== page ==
Apodaca also works with a team of doctors and athletic trainers to oversee concussion treatment and protocol in all Arizona high schools.
“Our team works closely with neurologists in our community who are brain specialists … We are also a part of Barrows Neurological Concussion Network, a Dignity Health program overseen by world-renowned concussion specialist, Dr. Javier Cardenas. Suzie Squires is our lead Certified Athletic Trainer.”
The goal is to provide a level of care to high school athletes that college athletes could expect, Apodaca said.
Meanwhile, Slemmer and the AIA partnered with K&K Insurance this year to provide no-deductible insurance coverage for students who require treatment for concussions suffered while participating in a high school sport.
“Certainly the insurance is a huge component because it enables parents to take their kids to a doctor to get examined immediately with no cost to them,” Slemmer said. “Before we had the insurance plan, there was a huge deductible.
“This is a non-deductible, so it pays 100 percent. It takes the excuse out that ‘I can’t afford to have my son or daughter see a doctor’ if they might have been concussed.”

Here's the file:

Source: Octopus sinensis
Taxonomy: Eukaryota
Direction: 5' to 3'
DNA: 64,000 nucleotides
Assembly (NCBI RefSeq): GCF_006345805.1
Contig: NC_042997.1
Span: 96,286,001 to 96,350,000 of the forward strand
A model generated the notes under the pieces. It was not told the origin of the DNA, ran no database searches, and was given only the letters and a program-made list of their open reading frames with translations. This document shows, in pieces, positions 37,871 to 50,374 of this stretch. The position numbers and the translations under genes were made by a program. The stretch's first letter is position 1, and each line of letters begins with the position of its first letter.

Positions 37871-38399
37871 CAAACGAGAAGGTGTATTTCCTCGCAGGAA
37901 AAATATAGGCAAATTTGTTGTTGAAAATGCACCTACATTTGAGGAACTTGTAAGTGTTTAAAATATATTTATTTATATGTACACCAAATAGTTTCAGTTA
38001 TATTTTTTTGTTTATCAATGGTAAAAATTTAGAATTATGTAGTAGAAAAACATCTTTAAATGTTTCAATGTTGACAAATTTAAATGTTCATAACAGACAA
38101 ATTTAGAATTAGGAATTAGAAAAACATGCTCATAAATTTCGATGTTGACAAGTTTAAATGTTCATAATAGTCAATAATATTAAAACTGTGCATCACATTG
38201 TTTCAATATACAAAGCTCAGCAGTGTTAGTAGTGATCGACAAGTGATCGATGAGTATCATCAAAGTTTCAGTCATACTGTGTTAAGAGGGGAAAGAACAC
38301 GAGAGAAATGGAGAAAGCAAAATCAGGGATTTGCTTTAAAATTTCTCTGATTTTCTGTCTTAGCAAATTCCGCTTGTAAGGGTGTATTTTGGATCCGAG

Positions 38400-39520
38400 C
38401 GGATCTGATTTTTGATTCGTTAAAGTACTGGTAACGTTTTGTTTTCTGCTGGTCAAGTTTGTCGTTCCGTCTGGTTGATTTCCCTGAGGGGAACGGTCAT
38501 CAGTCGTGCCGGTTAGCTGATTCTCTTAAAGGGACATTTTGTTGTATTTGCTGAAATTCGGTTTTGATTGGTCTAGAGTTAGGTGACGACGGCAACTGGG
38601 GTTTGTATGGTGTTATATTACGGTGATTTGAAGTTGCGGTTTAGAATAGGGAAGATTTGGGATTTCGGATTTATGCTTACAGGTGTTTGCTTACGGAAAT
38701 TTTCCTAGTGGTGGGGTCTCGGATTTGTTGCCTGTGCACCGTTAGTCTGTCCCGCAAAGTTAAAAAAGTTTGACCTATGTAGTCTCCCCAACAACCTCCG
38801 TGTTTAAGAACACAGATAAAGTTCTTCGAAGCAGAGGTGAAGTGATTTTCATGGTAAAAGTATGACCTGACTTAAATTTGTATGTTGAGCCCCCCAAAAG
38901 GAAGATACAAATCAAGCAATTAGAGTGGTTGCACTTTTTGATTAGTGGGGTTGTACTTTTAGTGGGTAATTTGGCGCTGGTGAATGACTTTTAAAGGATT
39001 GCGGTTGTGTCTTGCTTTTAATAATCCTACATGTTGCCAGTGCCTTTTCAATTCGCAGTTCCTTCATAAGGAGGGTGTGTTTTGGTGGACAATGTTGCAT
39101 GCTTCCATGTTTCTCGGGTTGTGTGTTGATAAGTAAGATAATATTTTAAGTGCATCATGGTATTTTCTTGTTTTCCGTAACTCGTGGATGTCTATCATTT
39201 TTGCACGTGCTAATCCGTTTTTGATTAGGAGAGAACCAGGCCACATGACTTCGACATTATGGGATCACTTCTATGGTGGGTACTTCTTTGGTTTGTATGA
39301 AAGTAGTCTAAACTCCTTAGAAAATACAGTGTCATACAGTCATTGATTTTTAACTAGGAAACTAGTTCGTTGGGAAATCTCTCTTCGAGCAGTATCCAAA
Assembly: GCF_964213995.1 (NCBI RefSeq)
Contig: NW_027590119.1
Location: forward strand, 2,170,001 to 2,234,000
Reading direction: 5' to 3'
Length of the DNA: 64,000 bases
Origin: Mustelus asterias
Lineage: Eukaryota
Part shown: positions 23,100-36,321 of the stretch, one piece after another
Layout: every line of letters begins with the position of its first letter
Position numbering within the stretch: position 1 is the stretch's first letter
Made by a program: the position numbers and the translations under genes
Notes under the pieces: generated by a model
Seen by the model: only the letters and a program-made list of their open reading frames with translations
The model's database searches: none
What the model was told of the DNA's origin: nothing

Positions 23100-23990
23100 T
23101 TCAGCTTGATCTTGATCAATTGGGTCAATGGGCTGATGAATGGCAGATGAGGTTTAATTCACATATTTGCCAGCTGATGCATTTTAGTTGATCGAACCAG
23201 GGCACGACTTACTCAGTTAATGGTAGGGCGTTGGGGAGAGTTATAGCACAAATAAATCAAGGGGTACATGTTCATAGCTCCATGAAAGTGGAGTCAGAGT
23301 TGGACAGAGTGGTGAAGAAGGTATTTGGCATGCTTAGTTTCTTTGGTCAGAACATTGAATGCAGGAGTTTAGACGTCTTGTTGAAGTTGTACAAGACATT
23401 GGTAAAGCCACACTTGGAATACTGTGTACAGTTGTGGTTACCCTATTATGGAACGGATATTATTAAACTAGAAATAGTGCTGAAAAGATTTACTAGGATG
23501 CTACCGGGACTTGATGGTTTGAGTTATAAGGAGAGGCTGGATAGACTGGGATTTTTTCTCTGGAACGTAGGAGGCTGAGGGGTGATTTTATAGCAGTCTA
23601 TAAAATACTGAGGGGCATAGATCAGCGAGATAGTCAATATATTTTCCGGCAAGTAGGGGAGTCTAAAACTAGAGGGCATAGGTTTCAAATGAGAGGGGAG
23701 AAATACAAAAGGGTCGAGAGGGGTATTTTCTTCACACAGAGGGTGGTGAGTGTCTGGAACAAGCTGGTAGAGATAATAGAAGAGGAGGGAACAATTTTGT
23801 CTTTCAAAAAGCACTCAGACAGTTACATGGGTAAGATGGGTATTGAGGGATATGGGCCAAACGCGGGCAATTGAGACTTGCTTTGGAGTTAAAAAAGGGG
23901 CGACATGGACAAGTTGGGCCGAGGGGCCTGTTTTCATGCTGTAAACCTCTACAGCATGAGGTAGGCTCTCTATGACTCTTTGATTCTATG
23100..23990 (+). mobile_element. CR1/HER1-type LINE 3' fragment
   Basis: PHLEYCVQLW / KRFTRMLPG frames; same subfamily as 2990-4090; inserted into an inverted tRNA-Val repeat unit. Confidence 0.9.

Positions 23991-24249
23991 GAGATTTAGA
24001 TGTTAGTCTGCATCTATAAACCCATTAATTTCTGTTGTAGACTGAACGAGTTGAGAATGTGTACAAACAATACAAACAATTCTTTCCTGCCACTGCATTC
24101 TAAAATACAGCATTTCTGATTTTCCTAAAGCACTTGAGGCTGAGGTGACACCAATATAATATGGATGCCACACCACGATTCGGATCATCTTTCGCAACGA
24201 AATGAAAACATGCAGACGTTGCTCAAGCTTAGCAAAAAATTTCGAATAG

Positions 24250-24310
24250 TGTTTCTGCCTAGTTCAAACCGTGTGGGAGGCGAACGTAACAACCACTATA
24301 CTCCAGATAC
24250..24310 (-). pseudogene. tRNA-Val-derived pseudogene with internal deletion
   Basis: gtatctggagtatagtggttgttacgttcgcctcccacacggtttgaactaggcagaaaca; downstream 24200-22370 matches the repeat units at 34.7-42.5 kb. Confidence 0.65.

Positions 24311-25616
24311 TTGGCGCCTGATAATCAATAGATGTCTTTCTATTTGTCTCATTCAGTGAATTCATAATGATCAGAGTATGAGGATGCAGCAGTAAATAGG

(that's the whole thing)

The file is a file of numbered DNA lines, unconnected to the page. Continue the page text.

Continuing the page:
Continued growth in Arizona high school football will depend on educating student-athletes and parents about concussions, according to Dille, the North Canyon athletic director.
“I think they need to do a good job to maintain it by assuring parents that there are safety protocols in place, educating the kids on how to play (football) properly, to their best safety,” he said, adding that staff members also must be trained to take management of concussions seriously.
“We’ve all seen the movies,” Dille said. “The old-school coach says, ‘Rub some dirt on it and go back in.’ We need to educate (parents) that that’s not the way people are anymore, and that your son or daughter, in their respective sport, is going to have someone that cares about them, takes concussions ridiculously seriously and, if anything, is going to err on the side of caution.”